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An ancient and historic weapon, a sword is, basically, a long knife. Composed of three parts, swords comprise a 'handle' (commonly called a hilt or haft), a protective crosspiece/guard and a really sharp blade. It's one of the simplest weapons ever made.
There are two basic styles of sword: European and Asian. Most European swords fall into one of three catagories. The simplest and crudest shortsword/broadswords came first. Around the 12th Century a new type of sword emerged. The longsword1 was bigger, heavier, and, thanks to the phenomenon of leverage, was capable of cutting armour like cheap aluminium. During the Renaissance era a third type of sword came into fashion: the rapier. Smaller, lighter, and more fashionable than previous swords, its deceptive slimness belied a remarkable strength.
Asian swords are much harder to classify. The nodachi was an enormous, lengthy, almost absurdly curved blade used to shatter armour plate. The naginata was a short sword blade mounted on a short quarterstaff.
Most famous of all Asian swords is the katana. Possibly the greatest and most romanticized of all swords, it is difficult to discern katana myth from katana legend. We know the katana was extremely sharp and sturdy. We know that it was not folded 2000 times2 as is sometimes proclaimed. A few other inaccurate legends attributed to katanas concern its abilities to cut through silk handkerchiefs when simply laid across the blade, to slice through stone, and to split a candle flame.
How to Make a Sword
Well, originally, you just took a pointy piece of metal, heated it up in a forge and hit it with a hammer. This did not work very well as the swords tended to bend and break, often in really spectacular, life-threatening ways. By about the Viking era, someone hit upon the idea of making swords in interlocking pieces, sort of like a jigsaw puzzle. Then someone came up with the idea of welding different length iron rods together.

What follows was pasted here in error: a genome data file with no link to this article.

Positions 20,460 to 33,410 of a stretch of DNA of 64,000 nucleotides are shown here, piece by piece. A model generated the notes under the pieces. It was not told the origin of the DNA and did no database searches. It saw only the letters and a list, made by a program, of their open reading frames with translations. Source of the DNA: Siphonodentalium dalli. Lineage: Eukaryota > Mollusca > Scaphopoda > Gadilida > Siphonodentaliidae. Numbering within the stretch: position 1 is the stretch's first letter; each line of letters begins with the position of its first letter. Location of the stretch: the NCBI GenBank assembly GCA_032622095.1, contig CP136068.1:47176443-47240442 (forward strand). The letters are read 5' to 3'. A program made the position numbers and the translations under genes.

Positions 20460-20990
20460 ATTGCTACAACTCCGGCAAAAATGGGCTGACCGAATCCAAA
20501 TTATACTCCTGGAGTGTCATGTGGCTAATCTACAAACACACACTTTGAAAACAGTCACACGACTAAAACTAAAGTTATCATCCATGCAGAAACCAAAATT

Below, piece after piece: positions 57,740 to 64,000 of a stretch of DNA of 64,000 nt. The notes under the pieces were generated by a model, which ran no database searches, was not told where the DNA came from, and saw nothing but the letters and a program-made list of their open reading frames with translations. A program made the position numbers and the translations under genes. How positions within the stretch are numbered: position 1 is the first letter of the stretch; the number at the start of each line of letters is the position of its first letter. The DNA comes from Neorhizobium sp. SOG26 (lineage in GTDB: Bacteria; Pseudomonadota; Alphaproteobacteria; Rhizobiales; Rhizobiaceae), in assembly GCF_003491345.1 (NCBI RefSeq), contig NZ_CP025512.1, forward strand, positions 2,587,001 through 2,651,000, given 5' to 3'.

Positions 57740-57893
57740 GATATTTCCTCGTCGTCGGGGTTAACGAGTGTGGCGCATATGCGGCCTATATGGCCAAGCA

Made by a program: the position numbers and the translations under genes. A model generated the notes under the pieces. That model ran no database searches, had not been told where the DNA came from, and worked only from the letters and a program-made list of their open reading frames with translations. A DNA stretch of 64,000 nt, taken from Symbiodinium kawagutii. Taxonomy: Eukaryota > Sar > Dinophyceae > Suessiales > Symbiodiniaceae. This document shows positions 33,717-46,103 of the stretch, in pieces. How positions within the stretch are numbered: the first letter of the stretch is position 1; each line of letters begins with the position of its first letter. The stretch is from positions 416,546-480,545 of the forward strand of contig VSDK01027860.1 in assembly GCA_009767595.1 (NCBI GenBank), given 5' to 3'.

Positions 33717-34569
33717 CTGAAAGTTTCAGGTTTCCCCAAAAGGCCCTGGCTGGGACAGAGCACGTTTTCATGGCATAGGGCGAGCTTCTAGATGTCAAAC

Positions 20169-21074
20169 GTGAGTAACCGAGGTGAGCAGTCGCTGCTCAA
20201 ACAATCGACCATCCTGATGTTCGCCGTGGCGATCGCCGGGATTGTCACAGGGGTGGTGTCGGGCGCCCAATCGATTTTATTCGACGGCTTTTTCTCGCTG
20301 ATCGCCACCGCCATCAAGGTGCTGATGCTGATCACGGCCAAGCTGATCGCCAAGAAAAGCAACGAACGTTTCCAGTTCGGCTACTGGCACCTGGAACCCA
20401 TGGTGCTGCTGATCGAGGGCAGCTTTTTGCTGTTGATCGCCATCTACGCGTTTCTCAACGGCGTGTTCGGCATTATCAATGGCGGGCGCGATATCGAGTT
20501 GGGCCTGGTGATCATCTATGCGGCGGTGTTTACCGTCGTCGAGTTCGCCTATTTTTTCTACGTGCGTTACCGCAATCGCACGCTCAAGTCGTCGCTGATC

Katanas are made in an entirely different way, in which a steel sheet is folded and refolded at least a dozen times. This results in an inordinately strong, sharp, and long lasting blade. The only drawbacks are the blade will necessarily have a triagonal cross-section, and it takes a lot of time and effort.
There is a great debate over the identity of the greatest swordmaker of all time, but the names Masamune and Murusame always come up. In modern times there is little competition for the title of greatest contemporary swordmaker. Fulvio Del Tin has been producing stunning, working replicas of European swords since the 1970s.
Buying a stainless steel sword is tricky at best. The lower carbon content in the steel means it will never hold a sharp edge for long, and it will be liable to bend at odd moments. However, low chrome alloy steels can be made that are suitable for swords. One of the main objections to using stainless steel for Japanese-style swords is that the grain of the metal (hada) cannot be reproduced because different techniques of working the metal are used; the etching of the grain was always considered a very desirable feature.
Make sure it doesn't have a rat-tail tang. The tang is the part of the blade which fits into the hilt. Rat-tail tangs are extremely thin, and inherently weak.
Don't hit anyone with your sword. The police are notoriously unsympathetic on this point.